J. L. BELL is a Massachusetts writer who specializes in (among other things) the start of the American Revolution in and around Boston. He is particularly interested in the experiences of children in 1765-75. He has published scholarly papers and popular articles for both children and adults. He was consultant for an episode of History Detectives, and contributed to a display at Minute Man National Historic Park.

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Sunday, December 14, 2008

John Martin Tells His Tale of Bunker Hill

On 30 June 1775, two weeks after the Battle of Bunker Hill, the Rev. John Martin showed up at the house of the Rev. Dr. Ezra Stiles of Newport (shown here courtesy of Yale University). Stiles knew of Martin as a fellow clergyman, one who had come to Rhode Island from Ireland. Martin had stories to share about Bunker Hill, in writing and in conversation, and Stiles wrote them all down in his diary.

I’ve said before that Stiles was a sucker. But he was also a learned man, and president of one of New Haven’s finest universities, so historians gobbled up all the details he recorded and incorporated them into several accounts of Bunker Hill published in the late 1800s and early 1900s.

Then Harold Murdock published an essay called “The Remarkable Story of the Reverend John Martin” in 1925, first in the Massachusetts Historical Society Proceedings and then in a book titled Bunker Hill: Notes and Queries on a Famous Battle. He noted some oddities about Martin’s story that Stiles and the historians relying on him had overlooked. I’ve discussed Murdock before, noting his Anglophilian snobbery, but in this case he was on the money. Alas, his essay is still under copyright, so I can’t just quote the whole thing, but we can retrace Murdock’s steps.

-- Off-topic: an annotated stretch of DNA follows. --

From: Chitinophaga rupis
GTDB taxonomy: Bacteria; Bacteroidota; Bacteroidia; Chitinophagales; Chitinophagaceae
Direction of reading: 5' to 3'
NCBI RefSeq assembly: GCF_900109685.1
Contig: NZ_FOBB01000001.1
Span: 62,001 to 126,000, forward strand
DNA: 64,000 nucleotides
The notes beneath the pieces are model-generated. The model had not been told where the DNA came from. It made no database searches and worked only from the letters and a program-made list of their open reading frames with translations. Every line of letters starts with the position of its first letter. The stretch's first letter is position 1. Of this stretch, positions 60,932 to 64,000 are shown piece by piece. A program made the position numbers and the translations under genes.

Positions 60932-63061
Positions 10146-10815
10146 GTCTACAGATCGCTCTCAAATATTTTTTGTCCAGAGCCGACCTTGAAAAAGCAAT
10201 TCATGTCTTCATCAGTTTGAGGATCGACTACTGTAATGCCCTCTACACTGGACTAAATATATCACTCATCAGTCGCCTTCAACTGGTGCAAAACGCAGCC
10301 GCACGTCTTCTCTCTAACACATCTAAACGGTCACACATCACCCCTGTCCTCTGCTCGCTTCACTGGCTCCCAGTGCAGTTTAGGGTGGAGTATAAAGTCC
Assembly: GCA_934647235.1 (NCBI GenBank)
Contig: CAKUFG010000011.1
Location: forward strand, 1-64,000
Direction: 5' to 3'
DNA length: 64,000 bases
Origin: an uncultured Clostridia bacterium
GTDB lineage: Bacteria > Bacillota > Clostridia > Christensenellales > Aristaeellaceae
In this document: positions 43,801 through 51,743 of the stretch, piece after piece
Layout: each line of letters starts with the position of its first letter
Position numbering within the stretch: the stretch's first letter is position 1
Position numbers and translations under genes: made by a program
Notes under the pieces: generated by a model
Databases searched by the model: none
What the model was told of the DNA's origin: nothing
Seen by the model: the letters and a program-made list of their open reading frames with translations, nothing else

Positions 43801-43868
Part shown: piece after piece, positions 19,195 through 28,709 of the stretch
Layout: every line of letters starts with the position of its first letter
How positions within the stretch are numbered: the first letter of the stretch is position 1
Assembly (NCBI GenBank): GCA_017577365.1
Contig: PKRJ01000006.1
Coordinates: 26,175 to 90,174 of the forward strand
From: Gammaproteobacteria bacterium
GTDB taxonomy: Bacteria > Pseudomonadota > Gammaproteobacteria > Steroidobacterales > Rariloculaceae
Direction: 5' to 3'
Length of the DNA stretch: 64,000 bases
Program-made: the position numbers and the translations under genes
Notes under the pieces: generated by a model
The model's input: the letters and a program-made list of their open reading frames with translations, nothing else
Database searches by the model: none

Let’s start with Stiles’s recounting of what Martin told him, which starts on this page of the diary. I suggest playing a little game. Read that long 30 June entry with some chocolate at your side. Treat yourself to:

  • one bite every time Martin does something very brave or intelligent.
  • two bites every time Martin performs someone else’s job for him.
  • three bites every time a British cannon ball comes crashing down very near Martin.
At the end, do you have any chocolate left? In the whole house?

Murdock found that narrative unbelievable. And then he drew scholars’ attention to Martin’s next notable appearance in Dr. Stiles’s diary, in May 1777:
12. I went to Providence, where this day where Rev. Mr. Martin of Ireld. was taken up by Gen. [Joseph] Spencer for a Spy & as havg. a Commission from G[en]. Howe.

13. At Providence waited on Gen. Spencer who told me Mr. Martin had been over to the Enemy in the Jerseys & returned. One Dennison of Stonington informed the General that Mr. Martin had a Majors Commission & offered him a Captaincy. The General sent him off to Windham.
Apparently one army wasn’t enough for the talent of John Martin.

Murdock concluded that Martin was a fraud. He got some details about the Bunker Hill battle right, probably because he’d talked to people before going to Newport. But other details are unique to his account, and therefore as unreliable as his loyalties. Subsequent writers stopped citing Martin’s account of the battle. Still, the whole tale is quite entertaining.

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